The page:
NORWOOD PARK — For nearly 25 years, Margaret Kardaras spent every Good Friday marking the Stations of the Cross by walking from church to church, reenacting Jesus Christ's final hours.
So when she died last year, her daughter Susan Kardaras Fink, knew that she would make the pilgrimage in her mother's honor.
"It's very spiritual," Kardaras Fink said, as the group of about two dozen people walked behind a simple wooden cross. "It is a way to really experience your faith."
Others said the ecumenical walk, which started at Immaculate Conception Catholic Church and included stops at New Hope United Methodist Church, Norwood Park Lutheran Church, St. Alban's Episcopal's Church as well as Resurrection Hospital and two retirement homes.
"It is a way to build community," said Liz Okayama, a member of New Hope United Methodist Church who has been participating in the walk since 2000.
Christians believe Jesus was crucified on Good Friday, and is celebrated by Christians of all denominations. The Stations of the Cross prayerfully re-enacts Jesus’ passion, from his betrayal by Judas, condemnation by Pontius Pilate as well as his death and entombment.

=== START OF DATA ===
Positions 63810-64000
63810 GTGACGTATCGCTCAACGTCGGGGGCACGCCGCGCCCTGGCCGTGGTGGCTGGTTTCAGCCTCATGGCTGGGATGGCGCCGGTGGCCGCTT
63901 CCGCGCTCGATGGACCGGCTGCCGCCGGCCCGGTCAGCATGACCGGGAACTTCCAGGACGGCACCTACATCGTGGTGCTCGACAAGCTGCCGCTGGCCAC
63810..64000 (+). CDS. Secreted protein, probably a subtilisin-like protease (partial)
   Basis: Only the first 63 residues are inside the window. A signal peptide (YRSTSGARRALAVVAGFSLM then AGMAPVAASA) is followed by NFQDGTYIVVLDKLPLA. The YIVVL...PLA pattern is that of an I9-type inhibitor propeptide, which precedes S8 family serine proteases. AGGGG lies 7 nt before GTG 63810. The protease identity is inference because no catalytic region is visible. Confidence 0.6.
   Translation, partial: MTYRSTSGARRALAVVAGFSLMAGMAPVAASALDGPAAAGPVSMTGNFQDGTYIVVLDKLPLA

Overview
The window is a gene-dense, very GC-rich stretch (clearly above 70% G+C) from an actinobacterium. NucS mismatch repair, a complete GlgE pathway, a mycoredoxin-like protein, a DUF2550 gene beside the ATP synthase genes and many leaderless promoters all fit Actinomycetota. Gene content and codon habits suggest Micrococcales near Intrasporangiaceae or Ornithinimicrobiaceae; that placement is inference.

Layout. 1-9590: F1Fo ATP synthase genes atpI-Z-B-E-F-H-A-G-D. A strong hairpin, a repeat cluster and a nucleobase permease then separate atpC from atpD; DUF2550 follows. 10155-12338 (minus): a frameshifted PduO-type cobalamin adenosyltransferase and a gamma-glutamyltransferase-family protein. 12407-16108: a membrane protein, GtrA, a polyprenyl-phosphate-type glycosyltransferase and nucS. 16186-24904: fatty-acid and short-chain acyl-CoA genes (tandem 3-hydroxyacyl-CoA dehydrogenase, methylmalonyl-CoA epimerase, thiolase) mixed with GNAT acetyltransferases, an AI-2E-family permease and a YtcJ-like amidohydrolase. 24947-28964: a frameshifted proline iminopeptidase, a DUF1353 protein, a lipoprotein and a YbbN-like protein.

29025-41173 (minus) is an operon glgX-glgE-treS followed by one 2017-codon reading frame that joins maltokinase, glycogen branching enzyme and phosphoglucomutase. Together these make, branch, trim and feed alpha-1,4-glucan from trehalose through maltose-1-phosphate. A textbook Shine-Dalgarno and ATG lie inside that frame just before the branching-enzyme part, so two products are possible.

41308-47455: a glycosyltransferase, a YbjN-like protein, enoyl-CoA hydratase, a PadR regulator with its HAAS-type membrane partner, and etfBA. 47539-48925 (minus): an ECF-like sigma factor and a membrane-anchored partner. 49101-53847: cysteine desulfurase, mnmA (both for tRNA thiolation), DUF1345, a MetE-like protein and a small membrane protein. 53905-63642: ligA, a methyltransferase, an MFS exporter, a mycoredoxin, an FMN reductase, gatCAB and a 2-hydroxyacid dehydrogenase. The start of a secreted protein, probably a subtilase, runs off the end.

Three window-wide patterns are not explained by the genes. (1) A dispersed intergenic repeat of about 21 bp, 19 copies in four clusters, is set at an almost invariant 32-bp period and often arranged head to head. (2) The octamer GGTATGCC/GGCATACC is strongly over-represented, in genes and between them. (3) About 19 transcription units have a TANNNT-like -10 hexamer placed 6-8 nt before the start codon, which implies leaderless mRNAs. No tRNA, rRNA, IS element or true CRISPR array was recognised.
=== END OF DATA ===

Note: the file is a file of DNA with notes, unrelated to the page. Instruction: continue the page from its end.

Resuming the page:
Sponsored by the Norwood Park Ministerial Association, the walk has been held for nearly 30 years, although attendance has dwindled in recent years, said leader Bob Moldenhauer.
Sarah Agtarap and Dione Corsilles brought their 9-month-old son Jonah to the walk, keeping him occupied with snacks and toys while they prayed,
"This week is a very important to me and to our family, and we wanted to find a way to mark it," Corsilles said.
Having just moved from Seattle to the Chicago area, Agtarap and Corsilles said they wanted to do more than just go to church to celebrate Good Friday, and thought the walk would give them a way to check out local churches.
"It's nice to be part of this," Agtarap said. "You can see people living their faith."